Gambia: Oppressive laws remain despite President’s promises
- Current parliamentary session is an opportunity to make significant changes to improve human rights protection
- Gambia Press Union recorded more than 15 assaults on media professionals in the past four years
Despite Gambian President Adama Barrow’s pledge to reform the country nearly five years ago, oppressive laws curtailing human rights including the rights to freedom of expression and peaceful assembly, which were used under former President Yahya Jammeh to suppress peaceful dissent remain operative, Amnesty International said in a new analysis published today.
“Upon assuming power in 2017, President Adama Barrow vowed to carry out critical reform in the country and to reverse the oppression which characterized the previous government. Nearly five years later, Gambia’s legislative landscape has barely changed,” said Michèle Eken, Amnesty International West Africa researcher.
“There is still no new Constitution. Punitive and restrictive legal provisions on human rights, particularly the rights to freedom of expression, and peaceful assembly among other issues are still on the statute books. What’s more, the current parliamentary session, which represents one of the rare opportunities to make significant legal reforms and changes consistent with the country’s international human rights obligations before the presidential election in December, is expected to end by next week.”
On 14 February 2018, the Court of Justice of Economic Community of West African States (ECOWAS) issued a judgment that found most Gambian media laws violated freedom of expression. The court asked the government to repeal or amend all criminal laws on libel, sedition, and false news in line with Gambia’s obligations under international human rights law.
However, most of the laws which were used to oppress human rights defenders, activists and journalists during Jammeh’s rule are still in force.
Among the most notorious are:
Section 138 of the Information and Communications Act, which gives national security agencies, investigating authorities and the Public Utilities Regulatory Authority the powers to monitor, intercept and store communications for surveillance purposes without effective judicial oversight.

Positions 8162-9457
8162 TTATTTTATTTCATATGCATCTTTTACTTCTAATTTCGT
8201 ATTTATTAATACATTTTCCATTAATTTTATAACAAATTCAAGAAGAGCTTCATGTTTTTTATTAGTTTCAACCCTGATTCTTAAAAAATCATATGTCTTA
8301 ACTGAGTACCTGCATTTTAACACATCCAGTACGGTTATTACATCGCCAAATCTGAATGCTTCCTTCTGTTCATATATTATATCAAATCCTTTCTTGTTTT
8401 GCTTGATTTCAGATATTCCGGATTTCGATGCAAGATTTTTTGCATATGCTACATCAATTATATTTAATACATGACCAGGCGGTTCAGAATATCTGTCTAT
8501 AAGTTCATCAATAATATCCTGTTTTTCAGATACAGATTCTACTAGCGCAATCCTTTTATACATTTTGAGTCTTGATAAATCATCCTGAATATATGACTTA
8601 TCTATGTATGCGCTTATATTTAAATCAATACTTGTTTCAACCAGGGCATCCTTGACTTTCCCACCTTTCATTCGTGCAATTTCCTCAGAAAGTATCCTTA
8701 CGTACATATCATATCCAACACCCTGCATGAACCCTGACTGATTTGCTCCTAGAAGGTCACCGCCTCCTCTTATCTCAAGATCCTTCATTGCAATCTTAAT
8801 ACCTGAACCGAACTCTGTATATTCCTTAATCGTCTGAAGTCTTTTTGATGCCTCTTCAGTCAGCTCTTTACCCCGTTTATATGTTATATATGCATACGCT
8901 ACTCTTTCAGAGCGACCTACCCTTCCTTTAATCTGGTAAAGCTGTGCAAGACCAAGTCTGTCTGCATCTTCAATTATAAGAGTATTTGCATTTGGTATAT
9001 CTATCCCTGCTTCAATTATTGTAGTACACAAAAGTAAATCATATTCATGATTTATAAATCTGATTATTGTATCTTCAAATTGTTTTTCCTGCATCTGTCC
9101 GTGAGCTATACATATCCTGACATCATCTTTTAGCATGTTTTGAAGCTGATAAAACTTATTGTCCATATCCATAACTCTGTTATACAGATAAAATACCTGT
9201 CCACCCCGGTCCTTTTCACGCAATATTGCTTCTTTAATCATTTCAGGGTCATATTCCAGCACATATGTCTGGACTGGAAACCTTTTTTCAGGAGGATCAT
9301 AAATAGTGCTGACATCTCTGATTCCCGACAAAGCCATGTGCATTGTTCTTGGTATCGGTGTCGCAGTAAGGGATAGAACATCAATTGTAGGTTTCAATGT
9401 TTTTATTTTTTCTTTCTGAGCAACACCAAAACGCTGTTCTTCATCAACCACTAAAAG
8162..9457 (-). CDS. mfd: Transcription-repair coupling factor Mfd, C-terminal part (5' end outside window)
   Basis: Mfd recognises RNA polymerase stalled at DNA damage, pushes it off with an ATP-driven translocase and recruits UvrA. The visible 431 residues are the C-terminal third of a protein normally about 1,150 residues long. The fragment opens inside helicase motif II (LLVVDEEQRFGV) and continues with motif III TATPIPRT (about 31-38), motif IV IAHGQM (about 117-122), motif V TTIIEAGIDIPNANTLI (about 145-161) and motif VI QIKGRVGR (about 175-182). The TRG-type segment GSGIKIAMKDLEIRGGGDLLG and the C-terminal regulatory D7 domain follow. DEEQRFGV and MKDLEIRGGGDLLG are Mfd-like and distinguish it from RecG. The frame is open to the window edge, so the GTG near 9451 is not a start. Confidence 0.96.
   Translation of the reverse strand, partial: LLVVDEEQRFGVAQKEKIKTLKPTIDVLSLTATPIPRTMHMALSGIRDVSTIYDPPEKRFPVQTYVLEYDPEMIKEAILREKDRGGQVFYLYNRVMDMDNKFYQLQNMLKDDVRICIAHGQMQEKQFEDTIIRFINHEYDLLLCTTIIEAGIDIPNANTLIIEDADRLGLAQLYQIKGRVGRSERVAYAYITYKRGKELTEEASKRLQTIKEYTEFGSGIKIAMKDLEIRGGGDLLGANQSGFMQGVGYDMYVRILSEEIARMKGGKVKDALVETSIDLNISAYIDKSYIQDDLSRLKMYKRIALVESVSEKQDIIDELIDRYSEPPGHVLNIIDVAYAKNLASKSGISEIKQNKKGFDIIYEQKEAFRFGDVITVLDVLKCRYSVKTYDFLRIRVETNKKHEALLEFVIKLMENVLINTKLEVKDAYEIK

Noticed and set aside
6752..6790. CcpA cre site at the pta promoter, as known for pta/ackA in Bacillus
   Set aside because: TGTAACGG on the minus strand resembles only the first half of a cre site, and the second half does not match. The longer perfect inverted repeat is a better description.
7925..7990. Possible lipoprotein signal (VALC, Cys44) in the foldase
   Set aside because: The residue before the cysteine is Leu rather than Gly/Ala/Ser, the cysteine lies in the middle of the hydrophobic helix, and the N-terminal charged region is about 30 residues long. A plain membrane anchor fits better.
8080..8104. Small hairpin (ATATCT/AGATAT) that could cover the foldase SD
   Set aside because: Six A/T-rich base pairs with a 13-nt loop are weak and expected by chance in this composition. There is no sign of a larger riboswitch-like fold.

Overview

As it stands, the current Criminal Code still contains several clauses restricting the right to freedom of expression, criminalizing sedition as related to the President and providing for stiff penalties, including imprisonment, for those who dare to criticize the authorities – a concern for journalists and human rights defenders. It also allows for the confiscation of publications and printing machines.
Legal provisions muzzle dissenting voices
The Gambian Press Union (GPU) told Amnesty International that the laws continue to create a hostile environment for journalists. While attacks on journalists have fallen under President Barrow, several high-profile arrests have shown the risk of these repressive laws being used to muzzle dissenting voices more widely.
On 30 June 2020, human rights defender Madi Jobarteh was charged with spreading false information under Section 181A of the Criminal Code after he stated during a Black Lives Matter protest on 27 Junethat the government had failed to investigate the killings of three Gambian citizens by police officers. The charges were dropped the following month.
On 26 January 2020, the police closed local radio stations King FM and Home Digital FM after they covered a protest that was violently suppressed by the police. Police also arrested and charged the stations’ owners and managers with broadcasting incendiary messages and inciting violence. Although the charges were eventually dismissed by the court, their broadcasting licenses were suspended for one month.
A member of the GPU said: